Promoters of home-based medical billing businesses sold on the basis of fabulous earnings claims have agreed to settle FTC charges that the earnings claims were deceptive. The settlement bars the promoters from making misrepresentations about business opportunities, potential earnings or endorsements and requires that they offer consumers who signed up for their software the option of canceling their contracts.
On January 12, 1998, the Commission filed its complaint in U.S. District Court for the District of Arizona alleging that Electronic Filing Associates, Ltd., Electronic Filing Academy, Inc. and Edward E. Epstein advertised medical and dental billing center business opportunities in newspaper ads across the country. The ads listed a toll free number. When consumers called the toll-free number, they were sent promotional material and encouraged to invest in a medical billing business. The FTC charged that the defendants misrepresented the income potential consumers could reasonably expect to earn to induce them to make the investment. At the FTC’s request, the court issued a Temporary Restraining Order, pending trial, and an asset freeze. The settlement announced today would end that suit.
The settlement requires that the defendants notify investors that they may cancel their contracts and promissory notes with Epstein and his companies. Epstein is also required to cease any collection efforts and to notify credit reporting agencies that have been given negative credit information about investors that the information should be removed.
The settlement also bars Epstein, his companies and his employees from misrepresenting businesses opportunities in the future, including misrepresenting:
- the income, profits or sales volume projected for prospective purchasers;
- the income, profits of sales volume that has been achieved by previous purchasers;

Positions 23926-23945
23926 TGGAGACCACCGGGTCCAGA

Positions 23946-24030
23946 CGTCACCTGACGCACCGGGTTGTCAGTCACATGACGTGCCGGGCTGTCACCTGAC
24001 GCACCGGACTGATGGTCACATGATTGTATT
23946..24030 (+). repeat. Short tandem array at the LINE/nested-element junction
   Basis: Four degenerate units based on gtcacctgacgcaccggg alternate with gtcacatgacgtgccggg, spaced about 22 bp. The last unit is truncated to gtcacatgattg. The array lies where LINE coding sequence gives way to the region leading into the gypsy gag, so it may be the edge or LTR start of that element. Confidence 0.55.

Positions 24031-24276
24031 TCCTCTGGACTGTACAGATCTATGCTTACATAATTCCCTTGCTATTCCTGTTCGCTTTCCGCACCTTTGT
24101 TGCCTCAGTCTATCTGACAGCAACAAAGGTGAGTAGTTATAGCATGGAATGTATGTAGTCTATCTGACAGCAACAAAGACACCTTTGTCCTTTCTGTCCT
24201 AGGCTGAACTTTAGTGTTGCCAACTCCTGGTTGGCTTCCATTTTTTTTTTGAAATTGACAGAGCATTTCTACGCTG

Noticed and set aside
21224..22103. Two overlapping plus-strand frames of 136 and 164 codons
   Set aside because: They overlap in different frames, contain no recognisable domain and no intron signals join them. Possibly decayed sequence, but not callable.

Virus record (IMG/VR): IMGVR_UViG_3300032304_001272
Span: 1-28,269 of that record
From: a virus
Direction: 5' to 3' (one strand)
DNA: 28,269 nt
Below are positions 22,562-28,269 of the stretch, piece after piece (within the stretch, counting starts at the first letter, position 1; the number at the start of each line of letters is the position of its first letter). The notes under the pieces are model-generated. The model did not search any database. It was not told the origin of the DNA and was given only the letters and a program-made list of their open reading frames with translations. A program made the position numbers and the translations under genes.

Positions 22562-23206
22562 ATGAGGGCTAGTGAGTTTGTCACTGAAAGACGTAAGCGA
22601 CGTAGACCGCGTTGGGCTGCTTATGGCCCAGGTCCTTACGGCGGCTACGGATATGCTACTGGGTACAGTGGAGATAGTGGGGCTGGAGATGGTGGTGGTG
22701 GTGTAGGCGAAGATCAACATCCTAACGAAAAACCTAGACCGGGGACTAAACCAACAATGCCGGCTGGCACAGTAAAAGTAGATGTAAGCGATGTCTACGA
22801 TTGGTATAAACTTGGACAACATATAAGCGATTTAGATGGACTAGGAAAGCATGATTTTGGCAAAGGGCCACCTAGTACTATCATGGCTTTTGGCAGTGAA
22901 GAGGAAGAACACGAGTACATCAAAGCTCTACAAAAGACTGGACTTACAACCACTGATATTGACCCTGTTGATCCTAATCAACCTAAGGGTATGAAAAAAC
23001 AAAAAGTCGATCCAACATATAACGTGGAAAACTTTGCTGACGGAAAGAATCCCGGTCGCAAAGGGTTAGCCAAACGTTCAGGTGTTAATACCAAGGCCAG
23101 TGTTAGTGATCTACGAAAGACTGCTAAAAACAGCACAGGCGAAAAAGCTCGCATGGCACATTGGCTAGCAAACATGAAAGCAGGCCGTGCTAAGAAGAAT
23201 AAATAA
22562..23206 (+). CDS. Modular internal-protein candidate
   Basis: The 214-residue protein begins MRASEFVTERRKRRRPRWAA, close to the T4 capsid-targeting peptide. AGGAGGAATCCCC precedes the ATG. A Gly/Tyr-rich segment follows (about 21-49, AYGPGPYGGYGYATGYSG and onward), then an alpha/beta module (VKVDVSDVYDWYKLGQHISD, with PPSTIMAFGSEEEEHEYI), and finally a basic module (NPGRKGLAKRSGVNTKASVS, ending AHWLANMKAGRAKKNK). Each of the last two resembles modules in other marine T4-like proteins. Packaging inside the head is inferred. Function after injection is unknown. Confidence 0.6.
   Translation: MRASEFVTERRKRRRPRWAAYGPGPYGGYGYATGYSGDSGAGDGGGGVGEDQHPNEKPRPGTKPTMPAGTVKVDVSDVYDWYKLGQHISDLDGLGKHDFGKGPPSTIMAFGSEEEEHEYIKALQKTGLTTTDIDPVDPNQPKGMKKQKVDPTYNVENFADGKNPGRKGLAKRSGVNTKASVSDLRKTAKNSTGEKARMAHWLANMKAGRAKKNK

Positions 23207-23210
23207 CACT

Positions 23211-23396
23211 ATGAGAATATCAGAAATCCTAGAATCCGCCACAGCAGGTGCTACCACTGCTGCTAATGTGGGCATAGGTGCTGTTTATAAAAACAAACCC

- the market demand and the market value of any product or service; and
- the ability or likelihood of an investor to find customers for his service.
In addition, they are barred from misrepresenting testimonials or endorsements and from using any testimonial or endorsement that does not reflect the typical or ordinary experience of investors who have purchased the business venture. It also bars them from representing that they have received any type of approval or endorsement from the Federal Trade Commission and would bar violations of the Franchise Rule. Finally, the settlement contains record keeping provisions to allow the Commission to monitor compliance.
The Commission vote to accept the settlement was 4-0. The FTC’s Denver Regional Office handled the investigation.
NOTE: This Stipulated Final Judgment and Order is for settlement purposes only and does not constitute an admission by the defendant of a law violation. Stipulated Final Judgments have the force of law when signed by the judge.
Copies of the complaint, final judgment and order and a consumer publication, "Medical Billing Business Opportunity Schemes: A Bitter Pill," are available from the FTC’s web site at http://www.ftc.gov and also from the FTC’s Consumer Response Center, Room 130, 600 Pennsylvania Avenue, N.W., Washington, D.C. 20580; 202-FTC-HELP (202-382-4357); TDD for the hearing impaired 1-866-653-4261. To find out the latest news as it is announced, call the FTC NewsPhone recording at 202-326-2710.
(FTC File No. X98 0008)
(Civil Action No. 98-0054-PHX-EHC)
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